Home » Satellite Instruments » EO-1 Advanced Land Imager (ALI)
EO-1 Advanced Land Imager (ALI)
STATUS
Operational
AVAILABILITY
Archival data can be viewed and ordered from the USGS Eros Data Center archive at no-cost. http://edcsns17.cr.usgs.gov/EarthExplorer/
REQUEST PROCEDURE
Data requests are submitted through the USGS http://eo1.usgs.gov/DARInstructions.php
Satellite Instruments
The Advanced Land Imager was designed as a prototype for the Landsat Data Continuity Mission and launched in November 2000 on the EO-1 satellite flying in formation with Landsat 7 and Terra/MODIS. EO-1 was the first mission in NASA's New Millenium Program, had a one year design life, and focused on validation of new technologies. Instruments have performed almost flawlessly, and the mission operations funding has been extended through 2011, with ALI serving as an alternative to Landsat 7 and providing a testbed for development of advanced sensor web technology. The multispectral bands of ALI are similar to Landsat, but ALI has improved 12 bit A/D conversion, an enhanced 10m panchromatic band, an additional blue band 1p, and an additional SWIR band 5p. Band 4 of Landsat is divided into two bands, 4 and 4p. Multispectral Bands Wavelengths:(nm) Band 1p 433 – 453 Band 1 450 – 515 Band 2 525 – 605 Band 3 630 – 690 Band 4 775 – 805 Band 4p 845 – 890 Band 5p 1200 - 1300 Band 5 1550 - 1750 Band 7 2080 - 2350 Panchromatic Band Wavelength:480 - 690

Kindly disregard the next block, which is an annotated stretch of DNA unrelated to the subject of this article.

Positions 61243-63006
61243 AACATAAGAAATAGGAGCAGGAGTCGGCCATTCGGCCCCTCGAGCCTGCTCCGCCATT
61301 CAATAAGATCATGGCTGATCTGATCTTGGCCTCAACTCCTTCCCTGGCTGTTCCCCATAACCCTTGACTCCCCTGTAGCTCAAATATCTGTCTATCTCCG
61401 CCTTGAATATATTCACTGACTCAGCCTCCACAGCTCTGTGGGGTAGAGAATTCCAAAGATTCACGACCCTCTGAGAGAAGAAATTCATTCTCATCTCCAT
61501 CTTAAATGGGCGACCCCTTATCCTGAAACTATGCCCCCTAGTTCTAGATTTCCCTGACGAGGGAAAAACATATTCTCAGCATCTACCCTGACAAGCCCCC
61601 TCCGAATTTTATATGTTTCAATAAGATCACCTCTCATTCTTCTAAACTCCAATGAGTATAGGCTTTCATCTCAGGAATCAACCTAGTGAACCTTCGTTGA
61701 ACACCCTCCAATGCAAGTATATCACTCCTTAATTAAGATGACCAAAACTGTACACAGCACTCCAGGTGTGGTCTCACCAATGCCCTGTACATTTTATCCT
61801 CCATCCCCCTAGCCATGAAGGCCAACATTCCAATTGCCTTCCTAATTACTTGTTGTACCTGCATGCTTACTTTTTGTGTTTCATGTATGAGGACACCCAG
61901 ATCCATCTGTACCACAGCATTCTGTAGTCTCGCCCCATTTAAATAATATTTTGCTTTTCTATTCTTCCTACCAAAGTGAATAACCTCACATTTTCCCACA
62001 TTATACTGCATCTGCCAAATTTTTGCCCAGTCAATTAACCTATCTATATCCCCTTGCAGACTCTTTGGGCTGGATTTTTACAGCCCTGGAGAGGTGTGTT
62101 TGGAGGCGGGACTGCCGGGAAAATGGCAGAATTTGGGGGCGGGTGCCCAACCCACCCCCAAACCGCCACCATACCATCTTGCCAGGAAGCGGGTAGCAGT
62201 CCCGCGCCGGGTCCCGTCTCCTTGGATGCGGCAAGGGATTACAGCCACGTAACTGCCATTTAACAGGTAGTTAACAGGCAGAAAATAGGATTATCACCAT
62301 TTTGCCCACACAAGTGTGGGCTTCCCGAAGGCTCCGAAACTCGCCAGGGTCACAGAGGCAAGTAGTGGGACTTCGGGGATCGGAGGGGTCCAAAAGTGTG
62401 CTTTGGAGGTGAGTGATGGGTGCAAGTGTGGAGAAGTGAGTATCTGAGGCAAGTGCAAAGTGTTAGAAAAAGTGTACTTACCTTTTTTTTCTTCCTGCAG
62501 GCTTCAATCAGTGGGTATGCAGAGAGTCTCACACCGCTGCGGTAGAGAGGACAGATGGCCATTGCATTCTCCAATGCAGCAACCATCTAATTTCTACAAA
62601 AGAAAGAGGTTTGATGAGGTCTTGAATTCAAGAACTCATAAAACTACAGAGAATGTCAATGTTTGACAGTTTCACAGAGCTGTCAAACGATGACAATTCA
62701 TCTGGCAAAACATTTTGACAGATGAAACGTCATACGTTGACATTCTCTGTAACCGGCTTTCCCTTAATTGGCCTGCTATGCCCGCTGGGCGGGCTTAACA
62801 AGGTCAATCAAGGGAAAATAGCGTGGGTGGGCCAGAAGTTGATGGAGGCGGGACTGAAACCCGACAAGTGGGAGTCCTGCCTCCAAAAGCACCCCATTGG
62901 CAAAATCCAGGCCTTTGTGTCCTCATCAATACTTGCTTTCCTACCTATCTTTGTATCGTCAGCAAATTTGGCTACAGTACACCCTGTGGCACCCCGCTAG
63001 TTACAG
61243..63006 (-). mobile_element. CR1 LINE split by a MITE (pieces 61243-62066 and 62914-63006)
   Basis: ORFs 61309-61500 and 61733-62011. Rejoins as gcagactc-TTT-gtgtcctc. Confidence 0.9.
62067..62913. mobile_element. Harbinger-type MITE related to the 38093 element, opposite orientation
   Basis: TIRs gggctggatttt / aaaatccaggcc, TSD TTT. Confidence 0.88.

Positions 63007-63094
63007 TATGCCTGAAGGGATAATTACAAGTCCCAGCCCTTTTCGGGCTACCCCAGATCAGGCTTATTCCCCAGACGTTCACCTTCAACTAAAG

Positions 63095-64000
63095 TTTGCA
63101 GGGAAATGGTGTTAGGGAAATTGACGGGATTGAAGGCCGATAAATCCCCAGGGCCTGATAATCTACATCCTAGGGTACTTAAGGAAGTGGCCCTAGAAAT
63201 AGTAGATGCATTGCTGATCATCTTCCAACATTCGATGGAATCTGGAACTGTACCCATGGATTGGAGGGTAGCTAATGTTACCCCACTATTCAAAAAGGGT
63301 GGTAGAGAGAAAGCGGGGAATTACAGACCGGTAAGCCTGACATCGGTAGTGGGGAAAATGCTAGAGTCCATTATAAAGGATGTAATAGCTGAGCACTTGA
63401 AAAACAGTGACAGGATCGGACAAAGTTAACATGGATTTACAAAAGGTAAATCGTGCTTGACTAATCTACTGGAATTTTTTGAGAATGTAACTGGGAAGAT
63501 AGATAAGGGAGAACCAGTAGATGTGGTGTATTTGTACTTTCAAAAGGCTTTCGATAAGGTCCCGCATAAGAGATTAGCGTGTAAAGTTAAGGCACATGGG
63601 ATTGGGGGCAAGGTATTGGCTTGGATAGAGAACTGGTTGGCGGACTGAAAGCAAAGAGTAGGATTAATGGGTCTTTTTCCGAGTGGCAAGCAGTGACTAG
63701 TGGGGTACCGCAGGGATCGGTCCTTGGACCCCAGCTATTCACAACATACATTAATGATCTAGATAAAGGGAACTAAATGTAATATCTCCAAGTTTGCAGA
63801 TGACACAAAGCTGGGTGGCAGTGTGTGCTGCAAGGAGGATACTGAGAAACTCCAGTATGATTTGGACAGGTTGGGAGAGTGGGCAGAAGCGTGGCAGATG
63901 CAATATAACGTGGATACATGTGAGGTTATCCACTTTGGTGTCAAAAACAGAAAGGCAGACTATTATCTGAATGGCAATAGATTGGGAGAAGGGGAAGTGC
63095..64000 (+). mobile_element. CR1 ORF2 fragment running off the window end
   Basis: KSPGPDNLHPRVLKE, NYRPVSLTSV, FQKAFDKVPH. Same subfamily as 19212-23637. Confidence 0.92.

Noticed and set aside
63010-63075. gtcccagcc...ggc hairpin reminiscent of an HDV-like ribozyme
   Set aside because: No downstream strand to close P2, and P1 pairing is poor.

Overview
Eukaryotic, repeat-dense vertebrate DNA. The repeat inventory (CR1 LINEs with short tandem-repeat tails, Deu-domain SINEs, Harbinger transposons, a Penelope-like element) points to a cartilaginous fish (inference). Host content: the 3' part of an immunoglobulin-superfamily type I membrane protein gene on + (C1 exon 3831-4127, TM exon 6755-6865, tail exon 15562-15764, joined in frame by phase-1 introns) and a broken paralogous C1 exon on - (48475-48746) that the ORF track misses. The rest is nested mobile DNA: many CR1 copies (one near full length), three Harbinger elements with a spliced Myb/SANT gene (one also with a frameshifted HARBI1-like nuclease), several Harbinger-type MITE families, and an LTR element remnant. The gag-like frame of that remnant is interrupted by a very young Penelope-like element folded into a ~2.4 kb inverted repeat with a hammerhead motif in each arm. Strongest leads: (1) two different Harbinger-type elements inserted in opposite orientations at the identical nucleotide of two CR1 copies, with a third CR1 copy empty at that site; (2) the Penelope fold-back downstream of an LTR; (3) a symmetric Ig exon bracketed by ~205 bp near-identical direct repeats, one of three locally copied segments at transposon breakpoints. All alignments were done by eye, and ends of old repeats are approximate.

CONTACT
Joseph Young
NASA Goddard Space Flight Center
Goddard Space Flight Center Greenbelt, Maryland 20771
301-286-8146
joseph.p.young@nasa.gov
SPECIFICATIONS
Measurment TypeVisible/IR-imager
Platform TypeEO1
OrbitSun synchronous
Spectral CoverageHyperspectral
Active/PassivePassive
Scan PatternPush broom
VariablesHigh resolution land surface mapping
Altitude705 x 685
Inclination98.2
Repeat TimeFive times every 16 days: Once for nadir and four times for non-nadir
Wavelength433 to 2350nm
Number of Bands7 multispectral + 1 panchromatic
Start DateNov 2000
Temporal CoverageSatellite is in the extended mission phase and is being maneuvered to maintain the descending node MLT very near 10:00 am. It is no longer flying in formation with Landsat 7 as of October 2006.
Swath Width37.5
Resolution 130m
Resolution 210m
REFERENCES
Ungar, S.G.; Pearlman, J.S.; Mendenhall, J.A.; Reuter, D.; IEEE Trans. Geosci. Rem. Sens.,41(6), June 2003 1149 - 1159. http://eo1.usgs.gov http://eo1.gsfc.nasa.gov/new/validationReport/index.html
UPDATED ON
7 Oct 2009 14:28